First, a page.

For many in the running community, the Boston Marathon is the hallmark, the sought after race to run, the unicorn. While the most common way to run the Boston Marathon is to submit a qualifying time to obtain an entry, it is not the only way to run.
For Jennifer (she/her), running Boston had always been a dream. Jennifer decided that she would run Boston via the Dana-Farber Cancer Institute, a charity team that raises money for cancer research. The cause held personal meaning for Jennifer.
In this week’s Run With It Series, we interviewed Jennifer on her experience running the Boston marathon. Jennifer is a local Torontonian who is an avid runner and lover of travel. She has completed 4 of the 6 World Marathon Major races including Boston, Chicago, London, and New York.
Why did you want to run Boston?
It was shortly after I began running in 2014, at the age of 44, that I found out about the World Marathon Majors. This seemed like a great opportunity to marry my love for world travel with my new found “hobby” of running. I decided for Boston, I would love to run for charity. Cancer research had always been a very important cause to my family, having lost my father to colon cancer in 2011 and two cousins to pancreatic cancer in 2010 and 2020. I was very happy and honoured to have a way of fighting back against cancer while also helping bring new meaning to my running. Having done a great deal of fundraising in my past for the cancer charities through work and also personally through other local fundraising events, I knew this experience would help me to continue to fight against cancer while helping me to achieve my big dream goal of collecting all 6 stars of the World Marathon Majors.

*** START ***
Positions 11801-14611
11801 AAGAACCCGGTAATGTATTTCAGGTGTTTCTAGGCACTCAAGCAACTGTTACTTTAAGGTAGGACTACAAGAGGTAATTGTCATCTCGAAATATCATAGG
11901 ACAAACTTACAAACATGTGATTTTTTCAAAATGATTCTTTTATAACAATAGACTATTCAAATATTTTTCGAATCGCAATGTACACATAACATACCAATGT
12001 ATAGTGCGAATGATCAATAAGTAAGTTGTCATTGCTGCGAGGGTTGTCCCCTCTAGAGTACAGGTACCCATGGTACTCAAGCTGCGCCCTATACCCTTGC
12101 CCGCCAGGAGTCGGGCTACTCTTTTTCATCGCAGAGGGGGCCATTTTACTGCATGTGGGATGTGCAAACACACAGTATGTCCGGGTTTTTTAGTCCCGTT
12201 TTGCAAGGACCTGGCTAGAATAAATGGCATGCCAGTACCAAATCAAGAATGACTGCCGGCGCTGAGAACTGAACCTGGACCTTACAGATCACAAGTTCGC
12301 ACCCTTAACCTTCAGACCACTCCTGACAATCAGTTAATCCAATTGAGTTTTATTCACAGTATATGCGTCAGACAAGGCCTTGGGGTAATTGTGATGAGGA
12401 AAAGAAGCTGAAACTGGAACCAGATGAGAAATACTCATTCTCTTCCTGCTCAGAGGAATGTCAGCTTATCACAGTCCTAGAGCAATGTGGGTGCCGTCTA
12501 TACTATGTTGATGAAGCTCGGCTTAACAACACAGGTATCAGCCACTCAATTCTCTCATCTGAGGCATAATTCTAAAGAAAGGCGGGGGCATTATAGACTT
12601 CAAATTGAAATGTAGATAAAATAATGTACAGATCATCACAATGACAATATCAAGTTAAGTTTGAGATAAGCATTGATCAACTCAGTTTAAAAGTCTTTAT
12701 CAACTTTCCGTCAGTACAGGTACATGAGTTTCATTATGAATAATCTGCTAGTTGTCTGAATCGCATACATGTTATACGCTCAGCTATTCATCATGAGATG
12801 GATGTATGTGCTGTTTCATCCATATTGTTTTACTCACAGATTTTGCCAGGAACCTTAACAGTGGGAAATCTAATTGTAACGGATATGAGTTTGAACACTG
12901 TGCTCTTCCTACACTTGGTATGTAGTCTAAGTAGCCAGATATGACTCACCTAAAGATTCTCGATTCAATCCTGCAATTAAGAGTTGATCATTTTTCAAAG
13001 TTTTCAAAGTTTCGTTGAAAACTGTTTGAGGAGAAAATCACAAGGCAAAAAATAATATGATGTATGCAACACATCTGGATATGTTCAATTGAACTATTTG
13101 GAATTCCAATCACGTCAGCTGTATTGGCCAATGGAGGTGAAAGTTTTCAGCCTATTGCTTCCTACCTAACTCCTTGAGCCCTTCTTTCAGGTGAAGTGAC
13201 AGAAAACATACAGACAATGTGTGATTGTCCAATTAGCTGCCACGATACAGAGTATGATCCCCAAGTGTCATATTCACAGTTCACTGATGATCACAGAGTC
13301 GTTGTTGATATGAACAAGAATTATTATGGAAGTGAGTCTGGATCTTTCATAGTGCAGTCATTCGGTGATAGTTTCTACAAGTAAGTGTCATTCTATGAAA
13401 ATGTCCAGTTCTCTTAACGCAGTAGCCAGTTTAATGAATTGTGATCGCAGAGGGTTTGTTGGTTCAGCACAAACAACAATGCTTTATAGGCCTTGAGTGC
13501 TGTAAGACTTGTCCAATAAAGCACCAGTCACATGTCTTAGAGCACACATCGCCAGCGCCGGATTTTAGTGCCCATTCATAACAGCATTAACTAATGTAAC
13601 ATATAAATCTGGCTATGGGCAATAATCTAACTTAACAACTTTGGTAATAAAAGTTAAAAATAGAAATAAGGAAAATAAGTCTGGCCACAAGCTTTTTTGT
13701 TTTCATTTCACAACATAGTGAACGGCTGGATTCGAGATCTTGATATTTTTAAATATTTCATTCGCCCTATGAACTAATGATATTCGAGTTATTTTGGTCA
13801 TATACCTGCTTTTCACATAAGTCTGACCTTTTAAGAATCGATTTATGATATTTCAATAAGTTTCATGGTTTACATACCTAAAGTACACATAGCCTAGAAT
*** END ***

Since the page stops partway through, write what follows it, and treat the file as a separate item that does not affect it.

What does running with a charity offer that perhaps a lottery or qualifier does not?
There is an extensive application process to running for charity which people often are not aware of. Each charity has an application process that you must go through, and in the case of Boston, may require pre-screening interviews. The application process asks you to first register with the charity to notify you of their application dates. There may be a pre-application interview and once the applications are open, you will be invited to apply. At this point, you will be interviewed sometimes a second time to detail your fundraising plan and your connection to the cause you have chosen to run for. It helps a great deal when you are passionate about raising money for a particular cause, and is a lot easier to get donations if your ”why” is personal and meaningful. Also, for Boston there are minimum fundraising requirements outlined by the Boston Athletic Association (BAA) which are slightly higher than those you may encounter in other fundraising racing/walking events.